The ruling is the first judicial step in the high-profile murder case which has rocked the Mediterranean island nation.
Fenech was charged with complicity in murder, complicity in causing an explosion and participating in a criminal organisation, local newspaper Malta Today reported. Fenech pleaded not guilty to all of them.
Yorgen Fenech’s charge sheet.— BugM (@bugdavem) November 30, 2019
The charge is broad enough to cover conspiracy for the assassination of #DaphneCaruanaGalizia all the way to financing & funding.
It also includes a general freezing order. This will both affect Tumas Group’s “golden B share” & #Electrogas. pic.twitter.com/7Lc6nZqESL
The wealthy businessman was arrested on 20 November on his yacht when allegedly making an escape from the country by sea. He was later released on bail but ordered to appear in court, according to the newspaper.
Maltese politics has been in turmoil in recent weeks with a probe into the murder leading to the resignation of two ministers and the arrest of the prime minister's chief of staff for various degrees of involvement with Fenech.
Prime Minister Joseph Muscat's position at the helm of the government appeared to be at risk as many of his associates have been implicated in the Galizia murder case. Muscat said in a press conference on Friday that he will not step down before the end of the investigation.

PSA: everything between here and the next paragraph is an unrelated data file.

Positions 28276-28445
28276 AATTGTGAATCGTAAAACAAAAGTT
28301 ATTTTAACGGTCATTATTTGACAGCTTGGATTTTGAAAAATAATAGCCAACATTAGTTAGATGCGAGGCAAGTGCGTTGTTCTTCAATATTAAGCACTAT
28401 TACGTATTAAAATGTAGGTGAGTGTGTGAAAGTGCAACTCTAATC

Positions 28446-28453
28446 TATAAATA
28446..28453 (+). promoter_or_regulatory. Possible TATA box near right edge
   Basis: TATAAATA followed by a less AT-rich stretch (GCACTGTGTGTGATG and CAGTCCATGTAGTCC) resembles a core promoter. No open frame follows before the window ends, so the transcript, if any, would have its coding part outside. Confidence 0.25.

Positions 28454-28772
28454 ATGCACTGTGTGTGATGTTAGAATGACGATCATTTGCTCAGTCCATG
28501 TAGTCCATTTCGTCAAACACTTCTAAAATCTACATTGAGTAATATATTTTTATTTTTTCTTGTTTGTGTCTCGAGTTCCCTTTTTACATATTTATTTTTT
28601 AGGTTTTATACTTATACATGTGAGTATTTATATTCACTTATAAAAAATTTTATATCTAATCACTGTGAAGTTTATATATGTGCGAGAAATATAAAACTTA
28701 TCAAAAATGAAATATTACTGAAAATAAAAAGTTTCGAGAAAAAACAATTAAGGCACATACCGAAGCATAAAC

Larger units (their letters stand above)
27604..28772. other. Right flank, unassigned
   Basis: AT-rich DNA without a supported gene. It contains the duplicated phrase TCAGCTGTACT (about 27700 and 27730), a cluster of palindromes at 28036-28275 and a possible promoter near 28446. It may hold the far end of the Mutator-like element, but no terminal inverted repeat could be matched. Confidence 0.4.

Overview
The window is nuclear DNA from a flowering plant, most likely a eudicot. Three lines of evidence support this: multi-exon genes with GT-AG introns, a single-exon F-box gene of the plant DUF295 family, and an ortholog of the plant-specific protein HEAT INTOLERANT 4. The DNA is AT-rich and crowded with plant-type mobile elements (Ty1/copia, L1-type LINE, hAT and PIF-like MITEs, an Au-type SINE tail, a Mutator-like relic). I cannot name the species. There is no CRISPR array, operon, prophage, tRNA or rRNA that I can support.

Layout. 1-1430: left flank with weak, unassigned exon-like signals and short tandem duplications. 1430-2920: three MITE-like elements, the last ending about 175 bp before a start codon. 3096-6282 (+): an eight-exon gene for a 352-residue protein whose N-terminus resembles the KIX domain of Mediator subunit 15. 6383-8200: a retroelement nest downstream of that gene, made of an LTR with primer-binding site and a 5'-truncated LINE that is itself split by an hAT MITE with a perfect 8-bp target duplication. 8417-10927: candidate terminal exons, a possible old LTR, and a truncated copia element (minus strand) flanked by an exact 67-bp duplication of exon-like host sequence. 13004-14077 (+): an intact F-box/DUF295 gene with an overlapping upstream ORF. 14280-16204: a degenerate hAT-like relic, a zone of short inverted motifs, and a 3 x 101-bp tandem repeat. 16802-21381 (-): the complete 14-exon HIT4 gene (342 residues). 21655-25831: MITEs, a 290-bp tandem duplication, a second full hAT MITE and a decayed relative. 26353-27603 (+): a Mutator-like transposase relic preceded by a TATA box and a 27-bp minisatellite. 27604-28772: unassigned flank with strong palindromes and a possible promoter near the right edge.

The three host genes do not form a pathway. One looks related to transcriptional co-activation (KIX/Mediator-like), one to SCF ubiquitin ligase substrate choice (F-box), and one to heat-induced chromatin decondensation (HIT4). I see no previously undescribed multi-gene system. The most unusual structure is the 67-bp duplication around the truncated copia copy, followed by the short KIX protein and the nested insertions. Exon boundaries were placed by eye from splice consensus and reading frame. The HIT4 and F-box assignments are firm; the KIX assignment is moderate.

Caruana Galizia documented payments by Fenech's company 17 Black to Maltese politicians eight months before her death. She was killed by a car bomb outside her Bidnija home in October 2017.
The Daphne Project followed the money. Yorgen Fenech was named as 17 Black's owner in November 2018. A year later, he was charged with complicity in blowing up the journalist who first named 17 Black. Government officials set up offshore structures to receive money from 17 Black pic.twitter.com/9yo4WsHglY— Jacob Borg (@BorgJake) November 30, 2019
Ironically, Daphne was subject to over 40 civil and criminal defamation suits, of which 30 were posthumously transferred to her family under Maltese law that allows claimants to pursue actions against the heirs of a deceased defendant. Among the claimants was PM Muscat, who has refused to drop his case unless the journalist's family accepts the findings of an inquiry he claims exonerated him of corrupt activity.
The journalist was known for her investigations into various cases of corruption in Malta based on the so-called Panama Papers, which revealed illegal finance practices of officials and public figures from various countries.